As new UN Goodwill Ambassador, British pop star lends his voice to halt TB

24 March 2010
Craig David with students at the Pindene Elementary School in Cape Town.

The award-winning singer Craig David, named today as a United Nations Goodwill Ambassador against tuberculosis, promises to lead the chorus in the fight against the curable disease which claims 1.8 million lives worldwide every year.

Mr. David told the UN News Centre that he hopes to use his audience of millions worldwide to raise awareness of TB and minimize the stigma attached to it that can prevent many from seeking treatment.

“As a role model through my music, people really do listen to what I say,” he said. At the age of 28, he said that he hopes to reach young people and “speak in a way that I think people will actually understand.”

The British artist travelled to South Africa earlier this month to see first-hand how the disease is impacting the country, where there are nearly 500,000 new TB cases annually out of a total population of close to 50 million.

“It’s been an incredible learning curve for me along the way,” he said. “So to be able to give back in something that I feel very passionate about is something that I wanted to do.”

Mr. David, who also addressed a press conference in New York today, said that he seeks to draw attention to the nature of TB, beyond the acronym itself, in the face of ever-increasing awareness of HIV and AIDS.

Tuberculosis is the second biggest infectious killer of adults around the world and is also one of the top three killers of women of reproductive age.

It is vital, the singer stressed, to “bridge the gap,” to “not overlook the poor who are suffering from TB, but at the same time in the developed countries,” where instances of the disease are on the upswing.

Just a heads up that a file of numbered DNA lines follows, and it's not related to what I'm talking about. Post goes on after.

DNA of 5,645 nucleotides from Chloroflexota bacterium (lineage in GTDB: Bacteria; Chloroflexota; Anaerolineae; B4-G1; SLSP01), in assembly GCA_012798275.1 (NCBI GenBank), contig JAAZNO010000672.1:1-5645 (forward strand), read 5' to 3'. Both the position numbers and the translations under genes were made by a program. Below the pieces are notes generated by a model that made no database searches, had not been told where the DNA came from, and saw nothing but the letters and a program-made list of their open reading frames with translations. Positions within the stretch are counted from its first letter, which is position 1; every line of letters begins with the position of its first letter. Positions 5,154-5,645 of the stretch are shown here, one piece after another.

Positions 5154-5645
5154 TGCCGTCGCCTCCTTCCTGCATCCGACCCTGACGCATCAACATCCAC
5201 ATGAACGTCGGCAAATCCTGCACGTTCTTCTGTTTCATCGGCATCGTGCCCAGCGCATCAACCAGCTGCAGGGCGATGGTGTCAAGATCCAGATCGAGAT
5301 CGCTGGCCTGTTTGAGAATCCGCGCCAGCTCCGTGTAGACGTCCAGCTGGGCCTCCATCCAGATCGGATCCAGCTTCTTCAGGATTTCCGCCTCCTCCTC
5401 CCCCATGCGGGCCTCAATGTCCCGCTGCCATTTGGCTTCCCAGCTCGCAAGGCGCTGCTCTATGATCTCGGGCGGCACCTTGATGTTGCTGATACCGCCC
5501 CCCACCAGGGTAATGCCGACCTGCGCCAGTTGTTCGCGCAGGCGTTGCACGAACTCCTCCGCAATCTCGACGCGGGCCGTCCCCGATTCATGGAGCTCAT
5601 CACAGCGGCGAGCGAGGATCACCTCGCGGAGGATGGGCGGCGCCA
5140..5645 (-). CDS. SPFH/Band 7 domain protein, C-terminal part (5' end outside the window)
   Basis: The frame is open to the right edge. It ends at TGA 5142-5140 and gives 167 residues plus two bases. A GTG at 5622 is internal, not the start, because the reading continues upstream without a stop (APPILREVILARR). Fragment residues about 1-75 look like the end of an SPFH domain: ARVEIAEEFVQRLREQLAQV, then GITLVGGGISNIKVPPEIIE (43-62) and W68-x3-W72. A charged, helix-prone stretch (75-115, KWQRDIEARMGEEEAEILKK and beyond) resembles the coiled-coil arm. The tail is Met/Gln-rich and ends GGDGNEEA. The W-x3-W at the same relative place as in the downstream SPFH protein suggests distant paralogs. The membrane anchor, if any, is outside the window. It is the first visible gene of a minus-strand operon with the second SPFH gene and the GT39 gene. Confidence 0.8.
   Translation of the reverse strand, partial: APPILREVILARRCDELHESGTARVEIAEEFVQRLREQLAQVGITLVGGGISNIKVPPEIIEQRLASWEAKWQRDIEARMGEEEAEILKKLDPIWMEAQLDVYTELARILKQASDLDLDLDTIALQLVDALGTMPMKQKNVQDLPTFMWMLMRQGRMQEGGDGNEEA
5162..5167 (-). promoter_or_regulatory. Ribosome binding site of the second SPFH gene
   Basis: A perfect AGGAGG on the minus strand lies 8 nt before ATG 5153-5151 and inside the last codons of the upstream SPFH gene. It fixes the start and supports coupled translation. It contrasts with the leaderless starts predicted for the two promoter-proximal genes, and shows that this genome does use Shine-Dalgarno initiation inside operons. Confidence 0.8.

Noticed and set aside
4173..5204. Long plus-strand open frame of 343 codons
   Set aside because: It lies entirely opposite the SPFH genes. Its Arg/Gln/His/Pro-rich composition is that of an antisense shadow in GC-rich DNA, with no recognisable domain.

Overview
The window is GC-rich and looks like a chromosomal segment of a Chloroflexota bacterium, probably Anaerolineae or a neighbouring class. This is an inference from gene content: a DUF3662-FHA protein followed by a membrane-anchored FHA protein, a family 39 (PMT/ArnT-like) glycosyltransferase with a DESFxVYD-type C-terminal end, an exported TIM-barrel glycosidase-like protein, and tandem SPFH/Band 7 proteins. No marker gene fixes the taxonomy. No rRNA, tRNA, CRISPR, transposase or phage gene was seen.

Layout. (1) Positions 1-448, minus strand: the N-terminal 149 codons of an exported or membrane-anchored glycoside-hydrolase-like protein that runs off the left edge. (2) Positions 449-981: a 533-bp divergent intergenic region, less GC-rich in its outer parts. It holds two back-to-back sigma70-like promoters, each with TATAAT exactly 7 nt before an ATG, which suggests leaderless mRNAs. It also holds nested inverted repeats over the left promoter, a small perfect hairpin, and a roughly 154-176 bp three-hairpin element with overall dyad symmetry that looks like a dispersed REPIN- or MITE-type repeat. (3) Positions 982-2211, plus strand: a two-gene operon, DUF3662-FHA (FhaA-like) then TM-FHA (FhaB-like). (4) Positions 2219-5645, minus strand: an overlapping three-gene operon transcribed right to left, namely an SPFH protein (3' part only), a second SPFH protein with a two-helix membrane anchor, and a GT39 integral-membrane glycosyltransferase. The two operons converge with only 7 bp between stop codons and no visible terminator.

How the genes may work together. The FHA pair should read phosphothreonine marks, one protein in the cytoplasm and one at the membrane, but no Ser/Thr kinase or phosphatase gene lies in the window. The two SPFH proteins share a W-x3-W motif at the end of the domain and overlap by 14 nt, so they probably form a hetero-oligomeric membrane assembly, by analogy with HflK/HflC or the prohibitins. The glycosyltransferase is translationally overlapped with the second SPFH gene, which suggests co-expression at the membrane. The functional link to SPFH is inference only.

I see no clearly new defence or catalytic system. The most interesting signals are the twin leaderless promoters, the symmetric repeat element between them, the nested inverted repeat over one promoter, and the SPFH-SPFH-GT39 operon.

In South Africa, Mr. David met with researchers who are trying to shorten the course of medication, which can range from six months to up to two years for drug-resistant forms of TB.

He also visited two schools, one in a poor area and one in a richer area, finding the awareness of the disease to be very different.

In the poor school, he said, children were aware of the disease, but scared to come forward given its stigma, while in the school in the wealthier zone, students expressed the sentiment of “it’s in the poorer areas so I’m sure they’ll be able to deal with it.”

As Goodwill Ambassador for the Stop TB Partnership backed by the UN World Health Organization (WHO), Mr. David said he hopes to travel to all areas of the world facing major TB outbreaks to spread awareness.

“My voice is the most important part that I’ve been given,” he said. “So why not use that positively rather than think that it’s just [for] music?”

The announcement of his appointment coincides with World Tuberculosis Day, with Secretary-General Ban Ki-moon calling for momentum to be maintained in the fight against the deadly disease.

“The world is on track to reverse the spread of this airborne killer,” he said in a message for the Day, paying tribute to the many health-care providers and advocates around the world who have helped to treat and cure 36 million people since 1995.

“But progress should never distract us from the challenges,” the Secretary-General underscored in his message. “The numbers are still staggering.”

A new WHO report issued last week found that drug-resistant tuberculosis (TB) is now at record levels, with Asia bearing the brunt of the epidemic. The agency is calling for better diagnosis of the disease.

In some parts of the world, one in four people with TB becomes ill with a form of the disease that can no longer be treated with standard drugs, according to WHO’s Multidrug and Extensively Drug-Resistant Tuberculosis: 2010 Global Report on Surveillance and Response.

Nearly one-third of the 440,000 people with a multidrug-resistant form of the disease (MDR-TB) in 2008 died, it said.

Almost half of the MDR-TB cases occurred in China, where the first nationwide drug resistance survey was conducted, and India. In Africa, estimates show 69,000 cases emerged, the vast majority of which went undiagnosed.


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